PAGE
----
By Jim Morris
Everyone has important work to do during this unprecedented time of COVID-19. Those sheltering in place have done a tremendous job flattening the Coronavirus curve in California.
Essential work continues in California, and that includes rice farms and mills in the Sacramento Valley. Farmers are preparing fields for planting and mills are working hard at shipping rice to meet much higher retail demand. This is happening with expanded worker safety efforts to guard against the virus.
Here are a few observations from rice country:
- Social distancing is a natural part of rural life. Fieldwork is a classic example. One person in one tractor working hundreds of acres if a very typical sight.
- Farm work is not only essential, it’s uplifting. While so many sectors of our economy are struggling, agriculture carries on. Seeing ground being prepared and airplanes flying rice seed over fields provides hope of new life, completing projects and maintaining a strong supply of a staple food.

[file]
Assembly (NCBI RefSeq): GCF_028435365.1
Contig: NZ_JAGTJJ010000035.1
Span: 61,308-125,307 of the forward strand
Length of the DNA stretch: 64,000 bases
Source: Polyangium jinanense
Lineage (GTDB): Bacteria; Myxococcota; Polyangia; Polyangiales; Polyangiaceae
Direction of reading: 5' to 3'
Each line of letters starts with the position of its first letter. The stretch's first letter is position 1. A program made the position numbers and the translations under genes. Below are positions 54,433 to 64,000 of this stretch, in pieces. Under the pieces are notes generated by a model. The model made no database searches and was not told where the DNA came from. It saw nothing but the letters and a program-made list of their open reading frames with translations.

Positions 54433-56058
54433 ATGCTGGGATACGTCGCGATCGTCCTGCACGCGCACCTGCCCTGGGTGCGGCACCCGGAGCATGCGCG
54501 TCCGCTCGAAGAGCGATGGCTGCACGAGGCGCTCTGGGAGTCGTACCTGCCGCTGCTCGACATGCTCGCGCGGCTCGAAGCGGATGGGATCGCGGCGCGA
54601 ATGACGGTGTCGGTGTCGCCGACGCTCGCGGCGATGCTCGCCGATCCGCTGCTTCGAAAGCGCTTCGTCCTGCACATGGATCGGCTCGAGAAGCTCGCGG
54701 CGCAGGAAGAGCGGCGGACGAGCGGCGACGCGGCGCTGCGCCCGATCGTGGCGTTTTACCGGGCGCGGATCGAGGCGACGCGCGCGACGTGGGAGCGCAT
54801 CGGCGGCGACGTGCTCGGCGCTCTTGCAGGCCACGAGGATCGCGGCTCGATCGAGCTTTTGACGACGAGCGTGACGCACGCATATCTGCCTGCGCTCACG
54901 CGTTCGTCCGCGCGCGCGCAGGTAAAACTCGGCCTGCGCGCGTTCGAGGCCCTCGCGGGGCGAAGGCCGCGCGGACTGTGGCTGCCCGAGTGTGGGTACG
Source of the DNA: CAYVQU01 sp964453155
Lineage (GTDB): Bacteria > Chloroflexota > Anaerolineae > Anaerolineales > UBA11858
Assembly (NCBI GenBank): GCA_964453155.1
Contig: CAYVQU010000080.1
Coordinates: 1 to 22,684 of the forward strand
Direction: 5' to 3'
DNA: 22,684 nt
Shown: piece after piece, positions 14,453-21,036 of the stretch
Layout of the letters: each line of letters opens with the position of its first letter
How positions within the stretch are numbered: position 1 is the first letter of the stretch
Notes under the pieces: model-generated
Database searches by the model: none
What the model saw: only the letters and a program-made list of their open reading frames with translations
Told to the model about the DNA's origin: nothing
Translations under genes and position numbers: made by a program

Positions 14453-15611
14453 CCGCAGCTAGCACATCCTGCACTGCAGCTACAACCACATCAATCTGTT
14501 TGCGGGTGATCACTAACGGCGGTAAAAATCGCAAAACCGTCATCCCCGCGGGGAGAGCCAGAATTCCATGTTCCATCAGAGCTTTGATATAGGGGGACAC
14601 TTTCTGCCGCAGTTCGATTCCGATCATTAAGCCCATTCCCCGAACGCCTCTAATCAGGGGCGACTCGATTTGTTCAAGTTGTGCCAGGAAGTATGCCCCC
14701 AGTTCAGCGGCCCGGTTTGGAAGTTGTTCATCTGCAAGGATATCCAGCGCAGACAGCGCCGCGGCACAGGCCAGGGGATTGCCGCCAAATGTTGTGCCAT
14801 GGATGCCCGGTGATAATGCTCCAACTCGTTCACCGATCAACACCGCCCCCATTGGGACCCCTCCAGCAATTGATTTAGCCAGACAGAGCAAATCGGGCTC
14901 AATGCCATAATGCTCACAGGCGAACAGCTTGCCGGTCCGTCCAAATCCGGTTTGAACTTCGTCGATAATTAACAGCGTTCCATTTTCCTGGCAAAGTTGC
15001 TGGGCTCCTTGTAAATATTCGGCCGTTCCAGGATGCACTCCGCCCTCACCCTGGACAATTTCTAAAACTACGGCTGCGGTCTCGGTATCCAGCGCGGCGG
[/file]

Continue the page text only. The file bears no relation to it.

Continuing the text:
- The shallow-flooded fields have more value than the rice crop itself. Once the five-inches of water are added, wildlife returns in abundance. Seeing species like stilts and avocets reminds me that rice fields provide world-class shorebird nesting habitat.
In the coming weeks, new life will emerge in rice country. Newly-planted fields will show off their vibrant growth and shorebirds will raise their next generation.
Hopefully the virus battle will soon be won, marking the start of California’s long trek back to something approximating normal. In the meantime, I’m sure I share the feelings of many people, who feel deep gratitude for those helping us all through this pandemic – first responders, medical workers and store clerks, among others. You have the gratitude of many.
Jim Morris is Communications Manager for the California Rice Commission. Jim has worked in communications for more than 20 years. When he’s not on the job, he enjoys his family, faith, football, outrageous monster stories and running marathons.